clock menu more-arrow no yes mobile

Filed under:

Change is coming this summer, but the path to contention is narrow

Dallas is walking a tightrope with their current assets

NBA: San Antonio Spurs at Dallas Mavericks Jerome Miron-USA TODAY Sports

The Mavericks just completed their most disappointing season since 2011-12. Nico Harrison knows it, Jason Kidd knows it, and Mark Cuban has admitted it as well. Cuban and Harrison have both taken credit for a poor outing this year, and Kidd mentioned in a press conference that a lot of people wouldn’t be back next year. Change is imminent, but what kind of change remains to be seen.

To be clear: the Mavericks are not in a good position to have a total reset, though they desperately need one. By resigning Kyrie Irving, which they have to do because they will be in even worse shape if they don’t, they will be nearly $30 million over the cap next season. If they retain their pick this year, then that top-10 pick (and the first-round pick in 2027), Kyrie Irving, Tim Hardaway Jr., and potentially Maxi Kleber are their only real assets to leverage when upgrading the roster. Jaden Hardy and Josh Green are deal sweeteners as well, but it would be in Dallas’ best interest to keep them considering they are young and talented, two areas that Dallas needs to reinforce. The options are limited and although fresh faces would do this team well, the wrong faces could ultimately doom them for years to come.

We know what we’re getting with the current iteration of the Mavericks: limited defense, reliance on shot-making, and suspect coaching. Regardless, we also know that some variation of the current team works, or they would not have made the Western Conference Finals. Without a doubt, Dallas needs upgrades. However, when you only have Reggie Bullocks to trade, a lot of the time you’re going to get Reggie Bullocks in return. The Mavericks cannot afford many lateral moves at this stage. They have positioned themselves so far behind the 8-ball that from here until they are back in the Finals, they must hit on every move they make. With assets as limited as Dallas’, the margin for error is slim, and making changes just to make changes could result in disaster.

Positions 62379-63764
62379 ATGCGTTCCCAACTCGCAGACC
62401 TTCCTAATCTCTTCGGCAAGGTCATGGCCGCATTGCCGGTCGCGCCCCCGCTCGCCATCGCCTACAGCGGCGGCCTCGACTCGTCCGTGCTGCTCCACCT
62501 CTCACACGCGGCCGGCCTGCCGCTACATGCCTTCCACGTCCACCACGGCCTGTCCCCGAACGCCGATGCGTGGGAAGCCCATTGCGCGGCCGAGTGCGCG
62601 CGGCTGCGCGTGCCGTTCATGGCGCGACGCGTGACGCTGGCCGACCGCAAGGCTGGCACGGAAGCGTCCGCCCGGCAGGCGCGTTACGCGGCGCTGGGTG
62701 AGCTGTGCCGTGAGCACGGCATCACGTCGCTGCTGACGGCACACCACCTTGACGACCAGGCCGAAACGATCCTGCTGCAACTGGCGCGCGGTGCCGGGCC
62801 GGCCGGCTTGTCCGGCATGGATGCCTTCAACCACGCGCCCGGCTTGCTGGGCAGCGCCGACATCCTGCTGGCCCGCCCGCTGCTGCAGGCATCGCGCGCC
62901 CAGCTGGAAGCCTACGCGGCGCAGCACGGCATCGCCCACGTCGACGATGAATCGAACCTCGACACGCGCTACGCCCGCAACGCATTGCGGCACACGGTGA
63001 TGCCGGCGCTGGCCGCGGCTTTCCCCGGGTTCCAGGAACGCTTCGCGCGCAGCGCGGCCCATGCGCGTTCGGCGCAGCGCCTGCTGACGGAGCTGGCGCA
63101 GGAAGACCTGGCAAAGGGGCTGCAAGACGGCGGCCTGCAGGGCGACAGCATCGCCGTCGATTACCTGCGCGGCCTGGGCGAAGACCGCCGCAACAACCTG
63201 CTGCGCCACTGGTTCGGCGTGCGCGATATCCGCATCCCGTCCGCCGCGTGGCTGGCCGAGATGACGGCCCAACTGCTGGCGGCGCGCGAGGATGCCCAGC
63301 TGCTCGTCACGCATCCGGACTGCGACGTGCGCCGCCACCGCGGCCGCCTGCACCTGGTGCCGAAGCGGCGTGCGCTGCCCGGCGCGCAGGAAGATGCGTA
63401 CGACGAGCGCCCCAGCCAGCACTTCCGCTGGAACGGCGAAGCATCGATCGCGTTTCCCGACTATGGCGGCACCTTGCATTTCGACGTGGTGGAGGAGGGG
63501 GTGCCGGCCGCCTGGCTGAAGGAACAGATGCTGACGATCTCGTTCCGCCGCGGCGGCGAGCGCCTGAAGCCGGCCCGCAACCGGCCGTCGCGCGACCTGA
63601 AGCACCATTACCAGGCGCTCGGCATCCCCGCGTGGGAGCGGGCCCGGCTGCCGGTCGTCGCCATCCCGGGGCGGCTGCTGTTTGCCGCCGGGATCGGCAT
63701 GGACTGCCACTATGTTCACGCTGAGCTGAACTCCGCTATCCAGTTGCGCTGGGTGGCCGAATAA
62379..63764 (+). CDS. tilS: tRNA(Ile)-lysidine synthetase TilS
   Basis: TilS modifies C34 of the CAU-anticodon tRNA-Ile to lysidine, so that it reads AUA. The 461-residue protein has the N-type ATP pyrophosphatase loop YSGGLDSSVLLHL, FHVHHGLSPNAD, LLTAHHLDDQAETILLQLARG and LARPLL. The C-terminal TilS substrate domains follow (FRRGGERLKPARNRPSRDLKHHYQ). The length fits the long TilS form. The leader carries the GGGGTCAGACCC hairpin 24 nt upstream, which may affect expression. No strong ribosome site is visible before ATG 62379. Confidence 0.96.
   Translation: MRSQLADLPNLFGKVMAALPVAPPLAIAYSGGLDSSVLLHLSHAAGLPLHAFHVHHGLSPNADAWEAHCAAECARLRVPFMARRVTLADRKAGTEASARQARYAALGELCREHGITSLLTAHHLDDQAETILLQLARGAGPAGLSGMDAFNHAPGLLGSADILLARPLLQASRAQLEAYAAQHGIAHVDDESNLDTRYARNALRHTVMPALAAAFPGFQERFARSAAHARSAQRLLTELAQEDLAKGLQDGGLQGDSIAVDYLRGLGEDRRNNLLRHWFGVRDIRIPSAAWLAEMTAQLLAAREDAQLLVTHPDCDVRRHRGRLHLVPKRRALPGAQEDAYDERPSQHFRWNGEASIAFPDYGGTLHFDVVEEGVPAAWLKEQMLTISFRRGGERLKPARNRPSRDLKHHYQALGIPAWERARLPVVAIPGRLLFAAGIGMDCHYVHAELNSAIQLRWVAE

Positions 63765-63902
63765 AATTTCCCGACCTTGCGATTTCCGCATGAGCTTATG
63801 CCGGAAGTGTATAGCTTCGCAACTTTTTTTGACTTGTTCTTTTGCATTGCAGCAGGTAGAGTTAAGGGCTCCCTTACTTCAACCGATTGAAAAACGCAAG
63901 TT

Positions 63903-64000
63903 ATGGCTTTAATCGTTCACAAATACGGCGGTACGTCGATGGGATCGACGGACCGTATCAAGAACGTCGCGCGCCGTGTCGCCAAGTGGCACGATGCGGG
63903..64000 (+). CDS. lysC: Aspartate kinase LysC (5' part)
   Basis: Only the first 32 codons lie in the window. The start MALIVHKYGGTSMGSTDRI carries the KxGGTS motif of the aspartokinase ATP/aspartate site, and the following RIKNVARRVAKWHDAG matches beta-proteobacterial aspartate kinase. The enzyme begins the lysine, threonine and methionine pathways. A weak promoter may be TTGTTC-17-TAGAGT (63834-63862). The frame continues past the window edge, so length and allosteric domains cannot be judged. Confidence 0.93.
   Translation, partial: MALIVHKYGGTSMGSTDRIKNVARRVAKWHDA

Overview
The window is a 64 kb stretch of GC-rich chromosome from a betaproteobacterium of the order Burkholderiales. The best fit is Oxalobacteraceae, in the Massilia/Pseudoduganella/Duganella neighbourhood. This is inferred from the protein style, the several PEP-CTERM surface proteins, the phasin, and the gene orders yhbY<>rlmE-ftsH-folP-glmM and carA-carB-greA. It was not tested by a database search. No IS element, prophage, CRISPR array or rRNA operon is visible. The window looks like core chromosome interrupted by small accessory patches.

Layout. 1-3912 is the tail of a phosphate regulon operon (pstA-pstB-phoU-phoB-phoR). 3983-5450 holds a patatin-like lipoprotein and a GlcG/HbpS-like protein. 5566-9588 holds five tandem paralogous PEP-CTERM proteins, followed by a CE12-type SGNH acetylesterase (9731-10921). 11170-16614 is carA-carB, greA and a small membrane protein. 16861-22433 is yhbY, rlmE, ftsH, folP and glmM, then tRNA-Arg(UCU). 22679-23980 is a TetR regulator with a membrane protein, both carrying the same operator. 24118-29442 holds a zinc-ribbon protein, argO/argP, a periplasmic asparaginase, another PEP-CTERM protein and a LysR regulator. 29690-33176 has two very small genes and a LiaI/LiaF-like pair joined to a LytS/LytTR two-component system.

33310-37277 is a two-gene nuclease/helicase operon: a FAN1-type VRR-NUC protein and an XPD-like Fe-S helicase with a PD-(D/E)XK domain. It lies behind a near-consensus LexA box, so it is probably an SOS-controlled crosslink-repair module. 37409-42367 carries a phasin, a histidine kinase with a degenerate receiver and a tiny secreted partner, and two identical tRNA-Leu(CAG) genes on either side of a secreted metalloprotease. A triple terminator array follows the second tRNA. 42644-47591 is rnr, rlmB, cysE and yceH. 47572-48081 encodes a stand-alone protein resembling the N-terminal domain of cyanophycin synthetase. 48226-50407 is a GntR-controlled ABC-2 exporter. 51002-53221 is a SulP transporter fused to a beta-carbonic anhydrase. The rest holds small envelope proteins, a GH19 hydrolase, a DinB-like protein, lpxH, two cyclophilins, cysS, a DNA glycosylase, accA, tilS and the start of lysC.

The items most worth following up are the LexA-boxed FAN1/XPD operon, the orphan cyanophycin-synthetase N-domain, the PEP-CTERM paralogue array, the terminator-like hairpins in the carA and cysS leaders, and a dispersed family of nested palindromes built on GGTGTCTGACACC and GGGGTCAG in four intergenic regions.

Sometimes change for the sake of change is good. We saw that last year when Dallas moved on from Rick Carlisle and hired Jason Kidd as the coach. The team clearly responded well to a new face, as they had their best season since winning the championship. The same thing happened when they traded away Kristaps Porzingis. But the rejuvenated feeling did not last because the team wasn’t upgraded, it was simply shuffled. Once reality caught up to the high, the team plummeted.

It’s hard to find where Dallas can make clear net-positive moves. Expectations for a plethora of them should be tempered by the fact that Dallas is asset-deprived. There will be semi-lateral moves such as trading Maxi Kleber to a contender for a younger role player. These moves must be around the fringes and not the focal point of the offseason. Their biggest trade tools (the picks, Tim Hardaway Jr., Kyrie Irving) cannot be used in any sort of lateral-adjacent move. Trading a first-round pick for a role player is the kind of move that will sink the Mavericks.

Dallas does not have time to keep taking a step forward and two steps back. They have a generational talent that is now going into his sixth season with the worst roster he has had in his career. With limited assets going out as far as the end of the decade, Dallas cannot afford to shuffle their hand. The pressure is on for Dallas to make the moves they have failed to make the last four years, and missing on any of the upcoming changes will result in the Mavericks not being able to contend until Luka Doncic is no longer on the team. With no exaggeration, the summer of 2023 will be the biggest summer of the next five or more years for the Mavericks, and they have no room for error.